The roots of modern roofing, as to asphalt shingles, go back to 1893 when they were introduced in the form of rolls instead of shingles but were still made of asphalt, though other materials differed at that time. In the 1950s and 1970s, the modern techniques and formulas for asphalt roofing were introduced, and today, multi-layer asphalt shingles are easily the most popular of all roofing materials.
While it is not required to understand the makeup and the manufacturing process of asphalt shingles to benefit from them, of course, it may be both interesting and helpful. For it will highlight the features of this product that have made them so useful and so widely used among US home and business owners.
The Ingredients Of Modern Roofing Shingles
Due to improvements in the base materials and manufacturing process over the years, asphalt shingles are now highly fire resistant, wind resistant, and tough and durable even in difficult weather regions like Florida.
The base mat of your standard three-tab shingles is usually an organic cellulose material OR inorganic glass fibers. Some form of asphalt is liquified and then poured onto the base to saturate it. On top of that, small mineral granules with a ceramic coating are thrown while the asphalt is still hot so they will stick to it when it dries.
The granules are important because they increase fire resistance, help deflect UV light that could compromise shingle integrity, add color and style, and (when they start to fall off) act as an indicator of when it's time to get new roofing. The asphalt itself may have various additives, which may be proprietary secrets of the manufacturer, that boost its strength, durability, and overall performance.
But the biggest difference, aside from stylistic features, among competing shingles types is which grade of asphalt they use. It can be saturant grade, coating grade, or mopping grade asphalt - and the grade plus the exact formula and coating process can make or break shingle quality.
The Shingle Manufacturing Process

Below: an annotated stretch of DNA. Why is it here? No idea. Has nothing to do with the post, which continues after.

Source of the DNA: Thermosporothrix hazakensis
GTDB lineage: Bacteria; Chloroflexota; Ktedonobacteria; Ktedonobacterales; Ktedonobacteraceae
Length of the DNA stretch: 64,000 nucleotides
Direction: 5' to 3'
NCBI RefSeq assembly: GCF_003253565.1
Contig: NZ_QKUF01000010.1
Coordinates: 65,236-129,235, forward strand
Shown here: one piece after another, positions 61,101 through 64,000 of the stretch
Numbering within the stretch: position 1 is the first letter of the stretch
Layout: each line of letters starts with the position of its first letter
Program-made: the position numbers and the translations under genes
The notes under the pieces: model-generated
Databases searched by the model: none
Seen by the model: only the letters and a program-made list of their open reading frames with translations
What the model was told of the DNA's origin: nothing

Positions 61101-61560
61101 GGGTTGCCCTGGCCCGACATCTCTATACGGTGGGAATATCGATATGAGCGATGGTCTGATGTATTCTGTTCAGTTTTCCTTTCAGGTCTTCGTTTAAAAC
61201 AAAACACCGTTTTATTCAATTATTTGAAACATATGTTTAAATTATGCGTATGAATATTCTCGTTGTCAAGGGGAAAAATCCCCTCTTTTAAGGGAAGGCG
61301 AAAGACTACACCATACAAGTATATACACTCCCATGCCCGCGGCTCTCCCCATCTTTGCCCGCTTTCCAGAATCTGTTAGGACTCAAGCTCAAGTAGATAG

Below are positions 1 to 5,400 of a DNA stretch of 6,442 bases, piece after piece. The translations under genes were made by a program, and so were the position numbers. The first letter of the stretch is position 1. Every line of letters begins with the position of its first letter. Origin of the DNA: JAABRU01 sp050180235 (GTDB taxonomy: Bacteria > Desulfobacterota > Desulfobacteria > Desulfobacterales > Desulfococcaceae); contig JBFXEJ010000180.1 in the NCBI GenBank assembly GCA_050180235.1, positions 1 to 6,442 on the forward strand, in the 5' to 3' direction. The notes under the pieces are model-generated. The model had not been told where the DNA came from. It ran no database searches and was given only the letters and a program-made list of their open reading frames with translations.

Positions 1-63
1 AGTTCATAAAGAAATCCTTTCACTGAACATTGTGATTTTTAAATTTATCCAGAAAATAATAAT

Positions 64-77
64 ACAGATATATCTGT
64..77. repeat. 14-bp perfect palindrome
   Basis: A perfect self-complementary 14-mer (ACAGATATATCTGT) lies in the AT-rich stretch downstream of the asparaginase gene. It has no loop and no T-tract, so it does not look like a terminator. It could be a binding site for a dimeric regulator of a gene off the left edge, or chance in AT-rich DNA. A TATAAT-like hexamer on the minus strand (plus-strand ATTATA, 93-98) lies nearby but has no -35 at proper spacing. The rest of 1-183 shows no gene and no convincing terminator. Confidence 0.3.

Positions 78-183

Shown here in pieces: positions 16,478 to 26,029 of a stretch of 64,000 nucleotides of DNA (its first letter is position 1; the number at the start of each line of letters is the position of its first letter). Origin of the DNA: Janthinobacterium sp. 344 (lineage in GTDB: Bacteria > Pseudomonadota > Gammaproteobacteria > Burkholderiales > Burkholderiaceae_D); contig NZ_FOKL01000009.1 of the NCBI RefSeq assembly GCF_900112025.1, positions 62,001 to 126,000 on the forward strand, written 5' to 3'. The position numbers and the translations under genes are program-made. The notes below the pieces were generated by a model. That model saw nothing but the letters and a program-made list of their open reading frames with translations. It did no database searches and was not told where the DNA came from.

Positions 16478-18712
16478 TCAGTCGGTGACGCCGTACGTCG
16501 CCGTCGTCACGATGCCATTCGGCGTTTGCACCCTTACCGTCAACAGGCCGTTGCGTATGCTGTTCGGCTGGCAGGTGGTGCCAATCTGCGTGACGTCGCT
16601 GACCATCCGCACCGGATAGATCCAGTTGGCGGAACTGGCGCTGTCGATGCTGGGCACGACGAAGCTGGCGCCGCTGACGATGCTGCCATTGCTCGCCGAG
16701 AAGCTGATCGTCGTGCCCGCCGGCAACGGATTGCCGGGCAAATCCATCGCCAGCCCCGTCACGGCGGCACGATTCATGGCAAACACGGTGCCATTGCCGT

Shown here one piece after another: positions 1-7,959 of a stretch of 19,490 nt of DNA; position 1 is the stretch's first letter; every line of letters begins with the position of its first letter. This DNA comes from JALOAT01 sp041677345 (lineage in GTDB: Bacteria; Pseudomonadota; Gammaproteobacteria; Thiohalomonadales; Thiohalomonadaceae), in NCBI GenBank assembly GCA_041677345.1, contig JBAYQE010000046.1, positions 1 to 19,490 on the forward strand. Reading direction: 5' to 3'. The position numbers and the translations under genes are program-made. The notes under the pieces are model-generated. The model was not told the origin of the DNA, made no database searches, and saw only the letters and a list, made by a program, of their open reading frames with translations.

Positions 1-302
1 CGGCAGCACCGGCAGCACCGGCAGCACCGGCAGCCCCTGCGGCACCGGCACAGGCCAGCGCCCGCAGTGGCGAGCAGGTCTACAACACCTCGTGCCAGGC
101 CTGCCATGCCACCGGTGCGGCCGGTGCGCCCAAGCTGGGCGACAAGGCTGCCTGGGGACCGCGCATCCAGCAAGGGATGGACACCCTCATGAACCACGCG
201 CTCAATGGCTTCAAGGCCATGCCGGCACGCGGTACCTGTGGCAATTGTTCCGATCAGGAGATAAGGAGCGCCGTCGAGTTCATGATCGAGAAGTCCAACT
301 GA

The first step in making an asphalt shingle is to create the inner layer or "mat," usually of organically sourced cellulose, in the desired shape and size. A super heated asphalt-based mixture (sometimes with crushed limestone mixed in) is then applied to these mats via a high-tech, high-speed shingle-making machine.
The shingles will actually be made in extra large sheets and later machine-cut to exact size. Both sides of the shingle are coated simultaneously by most machinery, and some brands apply multiple layers of asphalt. At this point, it's time to add the granules.
Tiny pebbles, sometimes blended in with fiberglass/asphalt particles and glazed over with a colored ceramic coating are used for the granular surface. These granules must be added to the top of the shingle only at just the right moment, and then, the shingle sheets are rapidly cooled and cured. Finally, the cutter slices and shapes each individual piece, with excess cut-offs being cast aside (and possibly reused).
Because modern asphalt in shingles is self-sealing, it offers very high leak resistance. Water cannot damage or penetrate the surface, and when shingles are laid down correctly, moisture will have a very difficult time getting through even in small amounts and in extreme weather conditions.
To learn more about what makes asphalt shingles perform as well as they do or to discuss principles for shingle selection on your upcoming roofing project, feel free to contact Sheegog Contracting!